Nicholas Daley’s multicultural roots celebrated in London

Nicholas Daley’s multicultural roots celebrated in London

Whether it’s po-faced editors surveying a line of models at a runway show, or exhibition visitors peering through glass vitrines at lifeless clothing, there’s an air of detachment around how clothing is received or displayed on the catwalk or in a gallery. Jamaican-Scottish menswear designer Nicholas Daley doesn’t subscribe to either method of presentation. His community- and-heritage-celebrating catwalk shows in London throb with the drumbeats and saxophone screeches of reggae, dub and jazz. Musicians blow tubas and bang cowbells on the catwalk, and encourage guests to get up from their seats and dance. Daley’s immersive approach closely aligns with that of Jemima Burrill, co-curator of Greenwich Peninsula’s Now Gallery

Launched in 2015, the gallery has presented a series of open-access fashion exhibitions, which encourage burgeoning designers – including the likes of Phoebe English, Richard Malone and Mowalola – to innovate and explore personal identity.

Discover Nicholas Daley’s ‘Return to Slygo’ exhibition

Nicholas Daley portrait at Now Gallery, Greenwich

Nicholas Daley, photographed at Now Gallery in October 2020. Photography: Adama Jalloh

‘You can’t present fashion on mannequins,’ Burrill says of the multi sensory inclination behind ‘Return to Slygo’, a show that celebrates the diasporic inspirations behind Daley’s label with a smorgasbord of presentational styles, from graphic vinyl art to large-scale salvaged textiles. The designer, who graduated from Central Saint Martins in 2013, launched his eponymous brand in 2015, and was a joint winner of 2020’s LVMH Prize, weaves the history of Black music culture and the heritage of craft into his colourful, textural and technique-focused designs.

They reference Reggae Klub, the revolutionary music night that Daley’s Scottish mother and Jamaican father founded in Dundee in the 1970s, dub pioneer Lee Scratch Perry, cosmic jazz group Sun Ra Arkestra, and the matrilineal heritage of jute weaving in Daley’s family. Dundee was seen as the epicentre of coarse textile production during the industrial revolution. It still boasts the largest jute production in the world, outside India and Pakistan.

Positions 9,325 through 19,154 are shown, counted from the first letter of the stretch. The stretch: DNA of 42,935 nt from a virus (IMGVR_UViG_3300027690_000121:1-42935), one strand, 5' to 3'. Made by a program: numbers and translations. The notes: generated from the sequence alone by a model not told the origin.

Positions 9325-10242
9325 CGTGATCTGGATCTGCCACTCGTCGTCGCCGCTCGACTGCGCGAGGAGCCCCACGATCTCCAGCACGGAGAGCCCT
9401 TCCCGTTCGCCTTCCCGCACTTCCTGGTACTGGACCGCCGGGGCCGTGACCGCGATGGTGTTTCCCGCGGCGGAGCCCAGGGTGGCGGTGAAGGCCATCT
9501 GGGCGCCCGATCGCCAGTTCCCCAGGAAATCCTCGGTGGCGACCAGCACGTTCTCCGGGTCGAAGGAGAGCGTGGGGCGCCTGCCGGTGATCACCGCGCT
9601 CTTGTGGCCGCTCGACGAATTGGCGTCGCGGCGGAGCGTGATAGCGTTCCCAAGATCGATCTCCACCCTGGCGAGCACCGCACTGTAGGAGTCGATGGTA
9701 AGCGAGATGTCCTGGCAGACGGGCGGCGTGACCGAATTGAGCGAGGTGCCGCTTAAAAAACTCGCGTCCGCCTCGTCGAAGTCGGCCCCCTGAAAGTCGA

Now Gallery has a history of offering designers a platform for experimentation. In 2016, Molly Goddard scaled up her mille feuille-like layered dresses, suspending 7m-long transparent gowns from the gallery’s ceiling, which guests were invited to embroider. In 2018, Charles Jeffrey worked with sculpture for the first time, constructing colourful forms from fibreglass, papier-mâché and PVC, which welcomed viewers into his hedonistic club night-inspired universe. Daley has drawn on his collections’ handcrafted elements, creating woven carpets, knitted by Daley’s mother Maureen and his team of knitters, to line the ground-floor space. ‘They used huge needles to create really chunky volumes,’ he says.

Due to Covid-19 restrictions, Daley hadn’t physically seen the curving glass façade of Now Gallery before his curation process began. ‘You can learn a lot from a PDF!’ he says. The gallery’s exterior is wrapped with colourful vinyl artworks, while typographic and figurative banners are suspended from its ceiling. These pieces were illustrated by Gaurab Thakali, who also designs Daley’s graphic, nightlife-inspired show invitations.

Two exclusive films illuminate Daley’s inspirations further. Return to Slygo, directed by Akinola Davies Jr, offers cross-generational insight into the genres that inspire the designer, narrated by dub poet Roger Robinson and featuring a performance by experimental jazz trio Sons of Kemet, who also played live at Daley’s S/S20 show. The second, A Knitted History, directed by Joseph Dunn, explores the designer’s fascination with stitching, featuring an interview with Maureen and showcasing knitted styles from previous collections, including colourful jute bucket hats.

The films are presented as part of the exhibition, alongside family photographs and sentimental ephemera, including the original Reggae Klub T-shirts that Daley’s parents designed in the 1970s. For an hour each evening, sound systems will also play a carnival-inspired set list. In anticipation of continuing lockdown, the films and playlist will be available to view and listen to online.

After bands had played at Reae Klub, they would crash for the night at Daley’s parents’ at. With ‘Return to Slygo’, Daley hopes to foster the same intimate sense of community that brings his collaborators, manufacturers, shoppers and exhibition goers together. ‘Daley’s designs aren’t about clothes, they’re about identity,’ Burrill says. ‘He’s celebrating a musical exchange between Black artists from dierent generations. We need these dialogues more than ever.’  §

 

 

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